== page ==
Saturday, August 15, 2009

When context is king

I've been watching Steven Pinker talk about language and thought, and he's a man that takes language seriously. I've never come across a person that could discuss verbs with such fervour, or a such length ... except perhaps for my English teacher in year 10.

So why did I find this interesting, and how does it relate to digital storytelling forms in particular? First, let's observe the fact that we live with a fixed series of constructions that govern our language, and we use them for the most part, unconsciously. Our sentences are, largely, framed around verbs for example.

Steven talks about this framework, about how we're strongly influenced by our preconceptions in language, his work explores how we can have an unconscious understanding of what people mean by using language in a particular way. For example, using the phrase 'Let's get it on' would most commonly be interpreted as something other than looking for a light switch.

Preconceptions like these are largely at our discretion when we're reading a novel, we make decisions about what we think something means based on our experience, but also based on the context in the story. Observing how language is interpreted, how one word or phrase influences another is the art of the author.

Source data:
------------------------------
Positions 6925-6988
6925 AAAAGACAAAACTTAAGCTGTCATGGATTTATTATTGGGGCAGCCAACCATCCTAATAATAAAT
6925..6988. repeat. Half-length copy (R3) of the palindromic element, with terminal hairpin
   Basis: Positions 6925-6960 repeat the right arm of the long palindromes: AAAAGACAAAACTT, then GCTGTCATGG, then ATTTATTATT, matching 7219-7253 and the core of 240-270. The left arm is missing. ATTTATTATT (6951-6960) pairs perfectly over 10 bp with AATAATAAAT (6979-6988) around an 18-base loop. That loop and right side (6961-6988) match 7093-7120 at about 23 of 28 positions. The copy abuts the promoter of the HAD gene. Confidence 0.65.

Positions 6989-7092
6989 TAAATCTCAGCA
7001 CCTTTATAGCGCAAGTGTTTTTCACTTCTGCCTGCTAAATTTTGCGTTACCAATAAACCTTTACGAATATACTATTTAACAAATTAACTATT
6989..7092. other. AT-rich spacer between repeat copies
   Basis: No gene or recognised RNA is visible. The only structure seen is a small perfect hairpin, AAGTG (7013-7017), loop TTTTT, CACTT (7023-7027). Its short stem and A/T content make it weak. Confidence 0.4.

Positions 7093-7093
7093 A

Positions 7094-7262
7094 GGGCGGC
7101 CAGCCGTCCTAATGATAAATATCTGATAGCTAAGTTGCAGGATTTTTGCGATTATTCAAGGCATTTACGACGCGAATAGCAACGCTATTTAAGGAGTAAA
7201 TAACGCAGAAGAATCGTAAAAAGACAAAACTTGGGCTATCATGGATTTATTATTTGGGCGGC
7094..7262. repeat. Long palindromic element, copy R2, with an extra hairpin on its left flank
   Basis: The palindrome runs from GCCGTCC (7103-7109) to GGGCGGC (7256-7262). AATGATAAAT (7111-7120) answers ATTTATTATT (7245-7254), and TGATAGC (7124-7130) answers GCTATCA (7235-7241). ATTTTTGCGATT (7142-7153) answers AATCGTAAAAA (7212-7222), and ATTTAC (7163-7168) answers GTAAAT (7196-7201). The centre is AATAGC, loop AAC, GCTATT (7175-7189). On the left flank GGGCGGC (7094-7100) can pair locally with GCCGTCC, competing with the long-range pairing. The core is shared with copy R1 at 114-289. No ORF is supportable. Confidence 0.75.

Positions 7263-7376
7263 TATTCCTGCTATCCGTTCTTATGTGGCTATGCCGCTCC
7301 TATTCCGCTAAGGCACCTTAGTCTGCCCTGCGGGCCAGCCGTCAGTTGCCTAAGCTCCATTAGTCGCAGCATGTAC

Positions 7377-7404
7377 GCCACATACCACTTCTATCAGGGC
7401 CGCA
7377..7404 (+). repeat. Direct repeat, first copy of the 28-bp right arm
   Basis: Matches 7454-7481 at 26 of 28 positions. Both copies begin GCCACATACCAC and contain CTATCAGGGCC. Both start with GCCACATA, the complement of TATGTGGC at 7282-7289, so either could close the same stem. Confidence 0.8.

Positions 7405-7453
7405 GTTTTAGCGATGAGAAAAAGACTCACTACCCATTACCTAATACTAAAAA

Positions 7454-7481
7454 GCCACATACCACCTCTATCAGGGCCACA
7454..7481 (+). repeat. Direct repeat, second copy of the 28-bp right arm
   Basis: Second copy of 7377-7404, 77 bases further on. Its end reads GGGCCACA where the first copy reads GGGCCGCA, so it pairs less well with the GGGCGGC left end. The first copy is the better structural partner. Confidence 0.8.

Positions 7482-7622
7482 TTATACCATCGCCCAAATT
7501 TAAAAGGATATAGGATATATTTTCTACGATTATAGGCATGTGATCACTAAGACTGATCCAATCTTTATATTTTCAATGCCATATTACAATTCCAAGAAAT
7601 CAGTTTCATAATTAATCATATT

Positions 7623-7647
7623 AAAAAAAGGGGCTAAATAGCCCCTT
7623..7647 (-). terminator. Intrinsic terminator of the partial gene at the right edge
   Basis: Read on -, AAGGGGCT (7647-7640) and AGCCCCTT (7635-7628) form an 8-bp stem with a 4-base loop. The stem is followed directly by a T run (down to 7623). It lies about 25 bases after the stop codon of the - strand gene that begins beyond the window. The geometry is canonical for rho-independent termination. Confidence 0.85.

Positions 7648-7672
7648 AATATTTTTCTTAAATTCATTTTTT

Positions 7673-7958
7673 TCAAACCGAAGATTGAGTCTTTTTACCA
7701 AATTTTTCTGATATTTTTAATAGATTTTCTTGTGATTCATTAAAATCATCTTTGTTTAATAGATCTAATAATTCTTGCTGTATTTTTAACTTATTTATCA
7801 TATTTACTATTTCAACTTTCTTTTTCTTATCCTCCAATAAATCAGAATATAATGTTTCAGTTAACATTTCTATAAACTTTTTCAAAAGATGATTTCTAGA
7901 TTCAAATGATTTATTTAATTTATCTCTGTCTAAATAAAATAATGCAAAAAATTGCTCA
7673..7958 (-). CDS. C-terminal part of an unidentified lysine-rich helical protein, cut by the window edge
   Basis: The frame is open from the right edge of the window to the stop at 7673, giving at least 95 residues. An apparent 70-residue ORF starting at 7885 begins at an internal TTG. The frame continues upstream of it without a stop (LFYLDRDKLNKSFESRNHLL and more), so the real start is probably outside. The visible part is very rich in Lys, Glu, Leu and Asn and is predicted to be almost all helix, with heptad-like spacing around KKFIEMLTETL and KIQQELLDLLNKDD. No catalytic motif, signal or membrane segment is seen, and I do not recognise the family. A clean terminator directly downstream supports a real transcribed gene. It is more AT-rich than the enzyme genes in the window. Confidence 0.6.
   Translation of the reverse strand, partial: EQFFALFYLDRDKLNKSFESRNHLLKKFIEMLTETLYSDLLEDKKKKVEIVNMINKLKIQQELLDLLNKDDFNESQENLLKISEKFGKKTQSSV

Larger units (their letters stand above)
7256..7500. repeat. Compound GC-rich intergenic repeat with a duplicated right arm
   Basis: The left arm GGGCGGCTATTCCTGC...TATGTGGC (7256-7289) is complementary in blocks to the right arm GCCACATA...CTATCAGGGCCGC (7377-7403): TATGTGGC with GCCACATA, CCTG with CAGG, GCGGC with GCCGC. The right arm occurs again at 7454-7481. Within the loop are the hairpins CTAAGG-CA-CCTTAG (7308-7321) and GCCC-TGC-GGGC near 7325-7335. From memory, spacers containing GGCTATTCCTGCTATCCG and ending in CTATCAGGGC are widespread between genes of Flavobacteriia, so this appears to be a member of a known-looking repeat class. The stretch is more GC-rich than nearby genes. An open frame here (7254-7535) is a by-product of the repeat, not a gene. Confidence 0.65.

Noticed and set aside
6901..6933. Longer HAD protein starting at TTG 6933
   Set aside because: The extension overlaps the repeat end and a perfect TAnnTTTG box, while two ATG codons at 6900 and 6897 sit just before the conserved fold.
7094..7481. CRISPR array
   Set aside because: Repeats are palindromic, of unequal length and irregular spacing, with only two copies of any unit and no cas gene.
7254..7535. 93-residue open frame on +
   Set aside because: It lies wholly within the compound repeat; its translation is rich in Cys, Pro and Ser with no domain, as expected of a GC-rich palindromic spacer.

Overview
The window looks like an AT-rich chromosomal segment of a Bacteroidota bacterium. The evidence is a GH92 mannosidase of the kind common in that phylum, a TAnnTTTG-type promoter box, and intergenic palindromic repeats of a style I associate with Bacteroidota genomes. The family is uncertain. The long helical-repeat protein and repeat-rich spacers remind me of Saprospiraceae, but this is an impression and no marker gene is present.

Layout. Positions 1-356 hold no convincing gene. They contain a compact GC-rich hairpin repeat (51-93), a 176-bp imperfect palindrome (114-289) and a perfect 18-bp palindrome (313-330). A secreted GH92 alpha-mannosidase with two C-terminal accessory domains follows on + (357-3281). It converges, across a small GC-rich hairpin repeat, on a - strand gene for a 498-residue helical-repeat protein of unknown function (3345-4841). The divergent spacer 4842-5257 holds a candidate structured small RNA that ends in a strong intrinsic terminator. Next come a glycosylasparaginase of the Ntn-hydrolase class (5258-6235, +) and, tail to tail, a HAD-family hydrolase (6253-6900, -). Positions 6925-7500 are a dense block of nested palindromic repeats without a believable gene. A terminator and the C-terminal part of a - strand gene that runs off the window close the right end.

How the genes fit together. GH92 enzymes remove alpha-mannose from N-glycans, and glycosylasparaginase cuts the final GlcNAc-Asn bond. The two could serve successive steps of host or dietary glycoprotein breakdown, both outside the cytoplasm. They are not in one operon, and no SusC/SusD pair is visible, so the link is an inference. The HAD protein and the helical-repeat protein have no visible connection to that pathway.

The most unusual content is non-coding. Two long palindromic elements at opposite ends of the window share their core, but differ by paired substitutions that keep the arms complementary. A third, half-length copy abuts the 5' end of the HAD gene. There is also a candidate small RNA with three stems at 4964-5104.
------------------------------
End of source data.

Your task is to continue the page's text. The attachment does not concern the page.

When we want young writers to observe language more closely, there are a number of ways it can be done. One way can be to have them build smaller and smaller stories. 2 paragraphs becomes 1, becomes 20 words, becomes 10, and then 6 word stories. This forces the writer to hone their language, and closely consider the relationships between each word, and as a whole.

With digital storytelling however, closer attention is a necessity. There are additional influences on the reader more diverse and potentially beyond our control that may ultimately be the undoing of our story for the reader. For example, where I refer to a 6 word story website earlier. The page I have linked to is completely beyond my control in so far as the stories presented at that website are changing constantly. If you were to read something objectionable on that site, and then return to this post, it may adversely influence your reading of what I have written.

With digital storytelling, there are potentially so many influences on our reading of the text, that once we are aware of this, we are forced to adopt a more closely observational style of writing. We must remain alert to how these external influences may affect the reading of our work. Context becomes king, in a way that it does not with static text offline, and I find this fascinating, because context is one of the few ways in which the art of writing is teachable. You can teach context, in the same way that you can guide a new photographer to develop an eye for their art.

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